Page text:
espadinha online dating - Dating whitall tatum glass insulators

Working with the controls The map is fully draggable. This facility became known as the Lower Works, and the Glasstown plant became known as the Upper Works.

Simply click anywhere on the map and begin dragging your mouse to move the map to specific areas. (see Schetterville Lower Works plan) An early newspaper clipping from the Washington Whig, dated March 4, 1816, gives interesting details about the activities of this location: A property called " Herring Hole Landing On Maurice River at Millville" which included a wharf house and 7 acres of land, was advertised for sale by Joseph M'Ilvaine.

In most cases the functional nature of insulators rendered color irrelevant.

The Maurice River Reaches Map is easy to interact with the simple controls and features provided. (photos of insulators from the Whitall-Tatum ca.1922-1938 first insulator machine and glass blowers) In 1854, Whitall Brothers purchased the Schetterville Flint and Glass Plant, which was in the community of Schetterville.

Listed below are the key features and descriptions of how they can be utilized. This name existed until the village merged with the city of Millville in 1885.

"The Legion site now is the upper part of the Whitall Tatum Glass Factory," explained Everett Turner. In the mid-1800's, the Wood family built dwellings for the community of workers who made a living in the factories. In Shirley Bailey's history of Whitall Tatum, she reported that the factory made "window glass…and probably bottles. By then Millville had attracted several hundred residents.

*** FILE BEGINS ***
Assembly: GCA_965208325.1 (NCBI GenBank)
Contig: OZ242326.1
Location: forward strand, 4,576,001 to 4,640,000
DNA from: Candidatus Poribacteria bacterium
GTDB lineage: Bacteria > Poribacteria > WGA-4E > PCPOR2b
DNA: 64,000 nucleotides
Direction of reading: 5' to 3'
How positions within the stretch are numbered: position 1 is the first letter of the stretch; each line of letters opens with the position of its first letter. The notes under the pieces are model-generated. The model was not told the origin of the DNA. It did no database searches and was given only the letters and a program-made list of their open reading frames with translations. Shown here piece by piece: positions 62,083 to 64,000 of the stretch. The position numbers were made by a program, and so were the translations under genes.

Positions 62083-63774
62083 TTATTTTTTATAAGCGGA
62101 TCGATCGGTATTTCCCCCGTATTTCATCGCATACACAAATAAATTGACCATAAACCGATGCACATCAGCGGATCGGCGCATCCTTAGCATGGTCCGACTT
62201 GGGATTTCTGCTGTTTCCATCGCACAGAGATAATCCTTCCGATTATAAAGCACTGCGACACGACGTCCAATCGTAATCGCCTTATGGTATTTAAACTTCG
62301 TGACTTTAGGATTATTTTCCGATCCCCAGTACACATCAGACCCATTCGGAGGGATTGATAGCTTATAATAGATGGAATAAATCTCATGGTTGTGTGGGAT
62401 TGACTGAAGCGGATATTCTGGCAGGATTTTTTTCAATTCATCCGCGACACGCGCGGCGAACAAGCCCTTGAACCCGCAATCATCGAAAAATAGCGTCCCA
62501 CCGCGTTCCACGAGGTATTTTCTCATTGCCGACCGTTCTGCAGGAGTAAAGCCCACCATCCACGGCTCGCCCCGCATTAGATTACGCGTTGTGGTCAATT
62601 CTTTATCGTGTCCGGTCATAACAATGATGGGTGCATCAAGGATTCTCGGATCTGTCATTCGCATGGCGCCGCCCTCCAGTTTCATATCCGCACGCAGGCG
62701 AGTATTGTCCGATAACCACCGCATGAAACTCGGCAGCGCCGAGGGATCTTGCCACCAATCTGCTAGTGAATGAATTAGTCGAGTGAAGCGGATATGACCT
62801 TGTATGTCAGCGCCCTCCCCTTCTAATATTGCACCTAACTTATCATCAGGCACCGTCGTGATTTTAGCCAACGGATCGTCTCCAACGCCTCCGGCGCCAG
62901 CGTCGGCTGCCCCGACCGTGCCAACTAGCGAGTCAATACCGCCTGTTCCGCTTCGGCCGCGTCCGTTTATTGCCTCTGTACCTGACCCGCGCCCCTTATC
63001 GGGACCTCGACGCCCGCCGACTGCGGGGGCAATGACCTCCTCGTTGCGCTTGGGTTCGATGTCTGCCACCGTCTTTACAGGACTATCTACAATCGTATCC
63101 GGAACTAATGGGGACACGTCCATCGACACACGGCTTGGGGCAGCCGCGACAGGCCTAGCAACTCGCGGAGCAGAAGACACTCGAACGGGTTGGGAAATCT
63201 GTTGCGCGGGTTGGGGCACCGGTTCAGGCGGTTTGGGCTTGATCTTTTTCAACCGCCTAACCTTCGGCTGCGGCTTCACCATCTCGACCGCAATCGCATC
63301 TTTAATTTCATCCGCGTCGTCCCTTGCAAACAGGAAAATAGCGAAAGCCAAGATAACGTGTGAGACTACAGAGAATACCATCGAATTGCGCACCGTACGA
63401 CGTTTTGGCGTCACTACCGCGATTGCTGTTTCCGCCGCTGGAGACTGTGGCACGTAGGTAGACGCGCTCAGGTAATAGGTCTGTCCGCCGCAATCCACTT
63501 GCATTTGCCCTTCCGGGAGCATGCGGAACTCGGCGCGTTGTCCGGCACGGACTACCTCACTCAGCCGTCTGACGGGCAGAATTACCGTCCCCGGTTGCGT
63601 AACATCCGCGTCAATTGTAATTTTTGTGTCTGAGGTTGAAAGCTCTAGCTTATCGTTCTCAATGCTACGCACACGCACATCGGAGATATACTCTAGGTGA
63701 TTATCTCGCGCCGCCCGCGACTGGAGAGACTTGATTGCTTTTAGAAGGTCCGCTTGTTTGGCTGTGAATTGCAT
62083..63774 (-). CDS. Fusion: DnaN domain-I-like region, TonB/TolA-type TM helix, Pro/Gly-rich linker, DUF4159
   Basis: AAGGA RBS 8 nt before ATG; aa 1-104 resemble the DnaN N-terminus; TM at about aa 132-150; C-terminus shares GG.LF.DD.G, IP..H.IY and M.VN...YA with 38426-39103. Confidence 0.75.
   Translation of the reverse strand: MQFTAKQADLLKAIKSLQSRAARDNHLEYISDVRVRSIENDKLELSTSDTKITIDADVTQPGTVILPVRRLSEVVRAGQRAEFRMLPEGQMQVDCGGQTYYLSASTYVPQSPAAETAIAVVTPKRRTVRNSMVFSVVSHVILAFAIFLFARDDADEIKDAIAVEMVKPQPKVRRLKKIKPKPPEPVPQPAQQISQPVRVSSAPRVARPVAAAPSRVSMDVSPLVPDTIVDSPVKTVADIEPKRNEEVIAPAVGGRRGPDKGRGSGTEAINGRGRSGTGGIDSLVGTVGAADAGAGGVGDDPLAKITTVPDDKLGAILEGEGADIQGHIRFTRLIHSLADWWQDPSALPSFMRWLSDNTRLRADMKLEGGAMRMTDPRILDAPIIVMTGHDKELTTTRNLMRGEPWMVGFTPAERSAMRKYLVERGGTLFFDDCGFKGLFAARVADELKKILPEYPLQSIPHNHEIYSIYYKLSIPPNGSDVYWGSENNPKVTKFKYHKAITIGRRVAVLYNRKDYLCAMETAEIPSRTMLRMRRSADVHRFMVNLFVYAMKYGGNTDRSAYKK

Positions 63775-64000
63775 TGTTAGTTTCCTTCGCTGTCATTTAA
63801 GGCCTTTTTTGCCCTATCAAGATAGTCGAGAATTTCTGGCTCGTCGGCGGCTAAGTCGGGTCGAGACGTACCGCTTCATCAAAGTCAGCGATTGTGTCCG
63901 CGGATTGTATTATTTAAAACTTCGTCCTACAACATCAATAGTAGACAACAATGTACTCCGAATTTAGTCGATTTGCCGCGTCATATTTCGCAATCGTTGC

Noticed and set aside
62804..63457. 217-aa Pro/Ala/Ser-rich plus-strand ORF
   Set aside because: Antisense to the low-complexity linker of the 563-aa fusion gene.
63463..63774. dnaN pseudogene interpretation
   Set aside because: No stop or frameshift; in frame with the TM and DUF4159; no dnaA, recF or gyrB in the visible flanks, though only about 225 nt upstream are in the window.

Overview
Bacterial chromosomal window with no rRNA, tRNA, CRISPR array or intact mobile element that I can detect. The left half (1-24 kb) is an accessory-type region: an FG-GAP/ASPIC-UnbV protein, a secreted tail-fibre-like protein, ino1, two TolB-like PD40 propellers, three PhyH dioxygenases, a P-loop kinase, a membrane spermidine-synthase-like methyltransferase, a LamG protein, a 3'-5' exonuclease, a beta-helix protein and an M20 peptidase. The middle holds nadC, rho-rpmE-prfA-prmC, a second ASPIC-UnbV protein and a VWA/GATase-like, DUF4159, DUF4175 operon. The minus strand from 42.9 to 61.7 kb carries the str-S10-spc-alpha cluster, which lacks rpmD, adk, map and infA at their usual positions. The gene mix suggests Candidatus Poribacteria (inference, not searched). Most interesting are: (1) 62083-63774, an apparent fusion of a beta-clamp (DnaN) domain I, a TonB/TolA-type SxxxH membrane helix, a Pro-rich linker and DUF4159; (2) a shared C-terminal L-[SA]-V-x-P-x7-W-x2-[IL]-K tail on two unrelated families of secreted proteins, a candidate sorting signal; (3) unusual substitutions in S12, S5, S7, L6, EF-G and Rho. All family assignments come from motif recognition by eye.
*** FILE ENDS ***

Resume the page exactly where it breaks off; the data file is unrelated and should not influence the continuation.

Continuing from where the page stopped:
Millville's American Legion Post and Millville Public Library are situated on a site of historic significance. Millville Manufacturing Company and "Glasstown" were part of the Third Ward. In 1806, James Lee, who established Eagle Glass Works near Port Elizabeth, began the first glass factory in Millville.

The reporter mentions that there is some disappointment because the crew was almost finished their job.

"We regret this exceedingly as the work should be completed as far as Wood's wharf and the river should be straightened from Pea landing to the old gravel wharf or near *, and made 6 feet at low water and 100 feet wide all the way.

It is now about 4 feet deep and only 50 feet wide." General William F.

Smith, the engineer in charge, had put forth a recommendation for the expansion of the project.

Cullet could be from recycled beer or ginger ale bottles, usually in shades of green or amber, or other glass products.

Cullet could also be leftover glass from production of other items, such as decorative items or art glass, or simply recycled rejects from previous productions runs.

6/06 Upper Works (Whitall Tatum Co.) Narrative Recollections Everett Turner Other 1876 Atlas of Cumberland Co.

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